The World Health Organization (WHO) defines Healthy Aging as “the process of developing and maintaining the functional ability that enables well-being in older age.”1
On July 1, 2022 almost 1 in 5 Canadians (18.8% of population) were at least 65 years of age.2 Over the next 25 years (by 2046), the population aged 85 and older could triple to almost 2.5 million people.3
In London, Ontario the number of people 65 years and older will more than double from 60,000 in 2006 to 140,000 in 2036.4
Healthy Aging is about having the ability to continue to do things we value and enjoy. You can live longer and stay independent by keeping healthy, being mobile, preventing falls, building and maintaining relationships; and contributing to society.1
Aging increases the risk of chronic diseases. Over 1/3 of older Canadians have two or more chronic diseases (i.e., cancer, cardiovascular diseases, diabetes, chronic respiratory disease, etc.). Although many individuals can maintain a high level of function, it can affect activities of daily living, reduce quality of life and increase risk of death.
To help improve overall health and well-being; be physically active, and eat nutritiously. Follow Canada’s Guidance on Alcohol and Health, Public Summary: Drinking Less is Better if you choose to drink as any amount of alcohol can have risks for your health. It is never too late to quit tobacco and the health benefits will happen as soon as you quit.6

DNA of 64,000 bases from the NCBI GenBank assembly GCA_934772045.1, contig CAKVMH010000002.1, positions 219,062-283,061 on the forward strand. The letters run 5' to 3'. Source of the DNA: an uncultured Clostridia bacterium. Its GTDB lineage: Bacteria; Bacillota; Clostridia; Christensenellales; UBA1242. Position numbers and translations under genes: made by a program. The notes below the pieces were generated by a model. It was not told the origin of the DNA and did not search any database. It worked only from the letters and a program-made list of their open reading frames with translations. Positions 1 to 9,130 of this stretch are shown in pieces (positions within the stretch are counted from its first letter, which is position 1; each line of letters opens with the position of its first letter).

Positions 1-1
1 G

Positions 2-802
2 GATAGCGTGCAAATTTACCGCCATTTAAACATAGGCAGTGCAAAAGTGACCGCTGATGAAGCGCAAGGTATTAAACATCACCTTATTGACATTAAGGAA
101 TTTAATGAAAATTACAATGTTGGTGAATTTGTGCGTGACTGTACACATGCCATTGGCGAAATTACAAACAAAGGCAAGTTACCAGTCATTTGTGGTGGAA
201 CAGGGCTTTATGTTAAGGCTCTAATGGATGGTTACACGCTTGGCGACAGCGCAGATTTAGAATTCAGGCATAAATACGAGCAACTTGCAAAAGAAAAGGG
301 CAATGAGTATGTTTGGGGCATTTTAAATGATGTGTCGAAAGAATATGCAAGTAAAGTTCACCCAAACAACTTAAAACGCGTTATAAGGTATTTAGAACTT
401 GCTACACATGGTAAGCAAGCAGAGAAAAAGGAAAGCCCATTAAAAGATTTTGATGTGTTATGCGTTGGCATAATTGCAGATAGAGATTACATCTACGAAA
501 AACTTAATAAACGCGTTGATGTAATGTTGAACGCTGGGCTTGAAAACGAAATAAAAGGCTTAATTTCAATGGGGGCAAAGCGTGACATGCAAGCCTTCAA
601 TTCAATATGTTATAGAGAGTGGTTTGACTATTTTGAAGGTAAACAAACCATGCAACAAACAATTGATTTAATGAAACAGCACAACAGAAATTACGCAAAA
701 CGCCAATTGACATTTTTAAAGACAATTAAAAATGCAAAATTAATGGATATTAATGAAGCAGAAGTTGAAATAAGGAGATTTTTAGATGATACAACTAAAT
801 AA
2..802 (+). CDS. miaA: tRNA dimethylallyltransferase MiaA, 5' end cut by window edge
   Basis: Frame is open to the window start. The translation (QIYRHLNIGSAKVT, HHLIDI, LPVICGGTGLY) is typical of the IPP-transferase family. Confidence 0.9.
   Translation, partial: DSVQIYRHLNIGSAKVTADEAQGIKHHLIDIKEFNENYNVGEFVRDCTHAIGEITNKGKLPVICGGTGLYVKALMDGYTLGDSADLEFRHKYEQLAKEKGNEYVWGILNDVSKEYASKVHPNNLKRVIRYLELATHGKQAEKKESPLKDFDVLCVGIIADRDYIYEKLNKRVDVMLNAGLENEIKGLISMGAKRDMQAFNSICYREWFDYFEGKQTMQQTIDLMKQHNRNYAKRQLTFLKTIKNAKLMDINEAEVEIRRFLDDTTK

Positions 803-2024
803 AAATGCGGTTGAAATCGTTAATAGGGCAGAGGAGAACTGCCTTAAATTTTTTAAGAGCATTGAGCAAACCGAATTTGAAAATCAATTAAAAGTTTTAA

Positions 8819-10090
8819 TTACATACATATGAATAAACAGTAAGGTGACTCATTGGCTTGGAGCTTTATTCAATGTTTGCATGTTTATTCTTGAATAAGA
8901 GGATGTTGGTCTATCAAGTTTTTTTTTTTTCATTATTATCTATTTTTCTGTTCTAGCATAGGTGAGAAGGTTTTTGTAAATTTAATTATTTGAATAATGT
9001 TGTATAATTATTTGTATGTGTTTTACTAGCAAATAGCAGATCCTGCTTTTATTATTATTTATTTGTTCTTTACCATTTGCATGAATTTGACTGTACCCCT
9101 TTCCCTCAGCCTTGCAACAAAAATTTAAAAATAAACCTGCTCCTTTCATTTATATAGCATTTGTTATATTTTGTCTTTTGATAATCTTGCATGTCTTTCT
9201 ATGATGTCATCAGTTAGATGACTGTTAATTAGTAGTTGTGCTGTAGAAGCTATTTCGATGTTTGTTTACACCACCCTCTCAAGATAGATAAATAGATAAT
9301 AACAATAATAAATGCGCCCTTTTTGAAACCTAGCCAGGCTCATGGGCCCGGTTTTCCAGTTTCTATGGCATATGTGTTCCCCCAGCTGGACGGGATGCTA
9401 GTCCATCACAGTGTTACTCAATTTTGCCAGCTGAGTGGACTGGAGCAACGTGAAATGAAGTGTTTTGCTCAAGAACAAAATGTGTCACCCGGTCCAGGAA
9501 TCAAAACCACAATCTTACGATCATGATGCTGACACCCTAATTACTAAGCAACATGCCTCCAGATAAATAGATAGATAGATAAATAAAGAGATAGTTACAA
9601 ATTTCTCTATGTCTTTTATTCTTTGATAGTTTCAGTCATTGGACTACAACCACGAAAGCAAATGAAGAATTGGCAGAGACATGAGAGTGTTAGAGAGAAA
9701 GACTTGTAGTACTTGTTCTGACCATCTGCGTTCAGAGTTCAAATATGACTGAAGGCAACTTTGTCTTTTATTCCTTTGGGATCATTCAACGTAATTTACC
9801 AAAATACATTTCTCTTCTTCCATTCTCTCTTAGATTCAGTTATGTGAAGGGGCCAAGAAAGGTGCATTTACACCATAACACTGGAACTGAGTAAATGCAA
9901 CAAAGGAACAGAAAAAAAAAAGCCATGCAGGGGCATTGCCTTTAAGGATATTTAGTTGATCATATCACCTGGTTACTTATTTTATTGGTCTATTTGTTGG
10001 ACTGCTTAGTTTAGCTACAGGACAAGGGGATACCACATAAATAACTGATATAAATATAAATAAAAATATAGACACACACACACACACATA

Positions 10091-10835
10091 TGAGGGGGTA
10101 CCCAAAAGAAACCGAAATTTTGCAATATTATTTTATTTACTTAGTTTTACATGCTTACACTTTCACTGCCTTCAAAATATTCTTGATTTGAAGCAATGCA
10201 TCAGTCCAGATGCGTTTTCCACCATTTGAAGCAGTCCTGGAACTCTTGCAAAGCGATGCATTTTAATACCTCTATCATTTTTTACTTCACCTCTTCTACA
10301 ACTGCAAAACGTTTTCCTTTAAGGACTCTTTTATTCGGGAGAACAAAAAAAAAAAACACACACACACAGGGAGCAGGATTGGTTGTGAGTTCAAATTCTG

Falls are the most common cause of injuries for people 65 years and older. Many falls are a result of health or lifestyle factors. Falling is not a normal part of aging. The good news is most falls can be prevented.
Falls prevention resources include:
Some respiratory illnesses include colds, influenza (flu), respiratory syncytial virus (RSV) and coronavirus (COVID-19) disease. Some can be serious enough to require hospitalization or result in death. Visit Protection from COVID-19 and other respiratory illnesses to learn how to protect yourself from respiratory illnesses.
Being socially connected with friends and family can reduce social isolation and loneliness. It can foster a sense of belonging and improve both physical and mental health.7 The Age Friendly London Network provides a resources information site to help seniors in London and Middlesex.
Examples of how to be connected socially with friends and family or community:
- Participating in educational, recreational and social programs
- Joining clubs or neighbourhood events
- Technology - Connected Canadians connects older adults with technology training and support
General Services and Resources
- Ontario Seniors Dental Care Program
- Vaccines and Immunizations
- Ontario Caregiver Organization
- How MedsCheck helps you to take medication safely
- Parachute – Falls in Seniors
- Exercise and Falls Prevention Programs
- Elder Abuse Prevention Ontario
- Aging and Seniors
- Mental health and well-being in later life: Multilingual resources
Last modified on: January 31, 2024